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8 Struggles All Science Fiction Fans Know Are Real

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Susie Rodarme

Staff Writer

Susie Rodarme is obsessed with small press literary fiction and tea. Other notable skills: chainmaille weaving, using Photoshop semi-correctly, and drinking gin.

I was basically weaned on science fiction (true facts: I remember having a nightmare about Star Trek: TNG when I was four or five) and as I grew into the reader I am today, sci-fi became a cornerstone of my reading habits. Being a sci-fi fan comes with advantages and disadvantages. We’re gonna talk about the disadvantages because, frankly, it’s more entertaining to complain about stuff.

1. Space adventures take minutes in fiction and years or decades in real time.

enterprise warp bye bitch

(found here)

Real talk: I’m never going to get to go to space and most people I know also probably won’t get to, but I really like learning new things about space. But y’all, it takes so long. NASA be like, “hey, you know that probe we launched like a decade ago? It just passed Saturn” and I know I’ll be ancient and rickety before it gets anywhere interesting. We can’t viably send people to MARS yet and it’s our neighbor. I’d also love to know where all of these fictional countries are getting their space funding from because I know starships have to be hella expensive.

2.  Also, real space adventures are cool but not nearly as cool as they are in science fiction.

Space adventures in books are exciting. Exploring new galaxies, space piracy, epic battles (not that I want IRL wars, no thx), daring rescues. Real space adventures are exciting in context because they bring back new information that helps us understand our universe, but it’s hard to get as excited* when the grand space adventure is “did we or did we not find liquid water on a moon somewhere because that could maybe mean the existence of microbial life” and not “scrappy team of heroes saves entire galaxy from doom.”

*Okay, it’s still actually really freaking exciting, but it would be old news in science fiction.

3. Aliens: LOL NOPE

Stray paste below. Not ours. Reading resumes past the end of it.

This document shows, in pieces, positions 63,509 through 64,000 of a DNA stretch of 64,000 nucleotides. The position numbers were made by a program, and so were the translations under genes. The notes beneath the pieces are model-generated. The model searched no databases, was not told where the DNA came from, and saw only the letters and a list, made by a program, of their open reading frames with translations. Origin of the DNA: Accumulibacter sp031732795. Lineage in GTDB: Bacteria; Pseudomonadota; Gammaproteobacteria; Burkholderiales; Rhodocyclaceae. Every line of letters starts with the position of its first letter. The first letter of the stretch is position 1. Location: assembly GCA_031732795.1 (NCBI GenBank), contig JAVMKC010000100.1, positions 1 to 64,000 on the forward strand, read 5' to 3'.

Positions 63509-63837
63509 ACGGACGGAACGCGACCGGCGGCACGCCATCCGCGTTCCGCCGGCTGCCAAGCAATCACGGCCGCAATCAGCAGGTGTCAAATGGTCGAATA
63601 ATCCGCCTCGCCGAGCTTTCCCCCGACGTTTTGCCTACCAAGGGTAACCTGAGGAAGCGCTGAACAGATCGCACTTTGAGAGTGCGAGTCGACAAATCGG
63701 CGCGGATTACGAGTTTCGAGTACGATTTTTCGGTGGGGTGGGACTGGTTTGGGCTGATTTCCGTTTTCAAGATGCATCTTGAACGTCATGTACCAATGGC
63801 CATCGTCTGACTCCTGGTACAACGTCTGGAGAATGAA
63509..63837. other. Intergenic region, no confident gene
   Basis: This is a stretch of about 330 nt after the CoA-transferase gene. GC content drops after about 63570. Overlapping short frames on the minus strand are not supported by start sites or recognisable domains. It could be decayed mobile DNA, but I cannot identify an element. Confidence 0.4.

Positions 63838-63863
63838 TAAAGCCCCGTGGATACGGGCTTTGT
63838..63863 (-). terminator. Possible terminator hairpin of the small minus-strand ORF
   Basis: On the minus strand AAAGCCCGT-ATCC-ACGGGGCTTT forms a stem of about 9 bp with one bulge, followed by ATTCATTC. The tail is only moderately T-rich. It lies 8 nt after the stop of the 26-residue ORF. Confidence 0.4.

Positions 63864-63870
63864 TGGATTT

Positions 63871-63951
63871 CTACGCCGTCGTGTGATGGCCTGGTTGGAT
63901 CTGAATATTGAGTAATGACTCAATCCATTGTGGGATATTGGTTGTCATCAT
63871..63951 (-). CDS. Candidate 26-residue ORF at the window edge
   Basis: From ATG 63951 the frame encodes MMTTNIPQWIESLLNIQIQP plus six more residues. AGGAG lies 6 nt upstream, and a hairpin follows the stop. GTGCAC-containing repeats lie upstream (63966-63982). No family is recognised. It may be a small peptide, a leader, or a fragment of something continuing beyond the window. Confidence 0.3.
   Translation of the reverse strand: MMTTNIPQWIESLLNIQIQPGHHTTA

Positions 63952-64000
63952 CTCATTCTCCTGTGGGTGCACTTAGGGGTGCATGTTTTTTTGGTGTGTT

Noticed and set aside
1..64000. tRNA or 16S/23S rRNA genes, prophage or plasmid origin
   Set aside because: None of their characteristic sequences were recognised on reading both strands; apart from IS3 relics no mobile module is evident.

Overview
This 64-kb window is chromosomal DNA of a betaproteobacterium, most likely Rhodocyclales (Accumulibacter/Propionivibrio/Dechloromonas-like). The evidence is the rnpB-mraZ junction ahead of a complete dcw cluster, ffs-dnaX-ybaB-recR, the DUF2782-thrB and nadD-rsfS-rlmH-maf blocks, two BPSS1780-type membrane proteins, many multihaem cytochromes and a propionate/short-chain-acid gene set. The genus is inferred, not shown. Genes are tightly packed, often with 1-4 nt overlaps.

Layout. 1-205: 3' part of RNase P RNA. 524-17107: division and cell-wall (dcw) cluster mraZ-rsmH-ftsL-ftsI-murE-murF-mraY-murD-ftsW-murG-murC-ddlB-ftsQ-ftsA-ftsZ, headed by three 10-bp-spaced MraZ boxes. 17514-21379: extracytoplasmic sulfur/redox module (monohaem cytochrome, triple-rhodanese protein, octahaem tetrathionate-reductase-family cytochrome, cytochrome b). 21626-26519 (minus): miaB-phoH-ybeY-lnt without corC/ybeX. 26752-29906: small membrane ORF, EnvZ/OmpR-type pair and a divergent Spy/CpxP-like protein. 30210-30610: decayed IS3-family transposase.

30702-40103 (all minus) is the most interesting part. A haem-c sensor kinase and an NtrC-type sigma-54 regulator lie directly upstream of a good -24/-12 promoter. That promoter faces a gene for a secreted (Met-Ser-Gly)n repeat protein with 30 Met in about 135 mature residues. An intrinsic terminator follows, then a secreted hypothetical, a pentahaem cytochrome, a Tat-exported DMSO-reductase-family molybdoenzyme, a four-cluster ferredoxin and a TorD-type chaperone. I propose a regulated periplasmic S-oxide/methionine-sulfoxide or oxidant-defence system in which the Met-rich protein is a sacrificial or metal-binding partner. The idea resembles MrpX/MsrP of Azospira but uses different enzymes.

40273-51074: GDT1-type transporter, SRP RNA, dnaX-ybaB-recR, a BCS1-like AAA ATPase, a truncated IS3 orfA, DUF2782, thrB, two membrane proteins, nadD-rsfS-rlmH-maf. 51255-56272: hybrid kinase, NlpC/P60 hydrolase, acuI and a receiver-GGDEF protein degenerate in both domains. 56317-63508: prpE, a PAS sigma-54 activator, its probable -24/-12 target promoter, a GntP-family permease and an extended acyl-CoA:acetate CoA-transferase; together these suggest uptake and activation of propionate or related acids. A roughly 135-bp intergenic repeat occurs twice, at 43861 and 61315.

A major theme in science fiction is the existence (or not) of extra-terrestrial life. I think it’s probable that there is life elsewhere in the universe, of course–but there’s a good chance I’ll go to my grave never having any kind of confirmation of their existence (unless it’s microbes on Mars, which is better than nothing, truly). Due to those vast distances in space mentioned in point 1, the limitations of the speed of light, and the fact that even if we somehow could collect a radio signal or something that we deemed came from aliens, 1) we wouldn’t be able to understand it probably, 2) it would probably take many lifetimes to bounce messages back and forth (that whole speed thing again), and 3) the civilization that sent it could even be extinct by the time we get it, well, it deflates the whole idea of intermingling with other cultures. On the upside, probably there won’t be any alien invasions to worry about.

4. Inability to download our consciousness into an android body.


Wait, is this one just me? It’s just me, isn’t it?

5. Robots in fiction vs. robots in reality

Robots in fiction:

star wars c3po r2d2 bb8
marvin hitchhiker's guide

Robots IRL:

robot chip fail

robot fail oreos

robot falling down

robot stair fail


(much love to r/robotfails and r/shittyrobots, who I’m sure made many robot fail gifs)

Where is my robot maid? And don’t say Roomba, I’ll never use one after I read how one guy had dog poo smeared all over his floors. Ability not to smear poop all over my floors is like a basic qualification for a robot maid.

6. Actually having to worry about global warming, asteroids, nuclear war, and any number of threats to Earth because there is no escape plan.

the day after

aw fuck

Related: pretty much everything dystopian will come true because it’s based on the failures of human nature. Yay. (The Handmaid’s Tale, anyone?)

7. Can’t even get real-life nonfiction science adequately funded, much less find the funding to develop sci-fi staples like food replicators and hoverboards.


Okay fine, we have hoverboards. KIND OF. BUT NOT IN A SATISFACTORY WAY.

8. Nothing looks as futuristic as we were basically promised it would look.

Cadillac Cyclone concept car, 1959

Cadillac Cyclone concept car, 1959

In science fiction, everything is shiny and bright. The closest thing we have in real life is an Apple store.

What do you wish you could make real from the pages of science fiction? Leave me a comment. Let’s hug it out.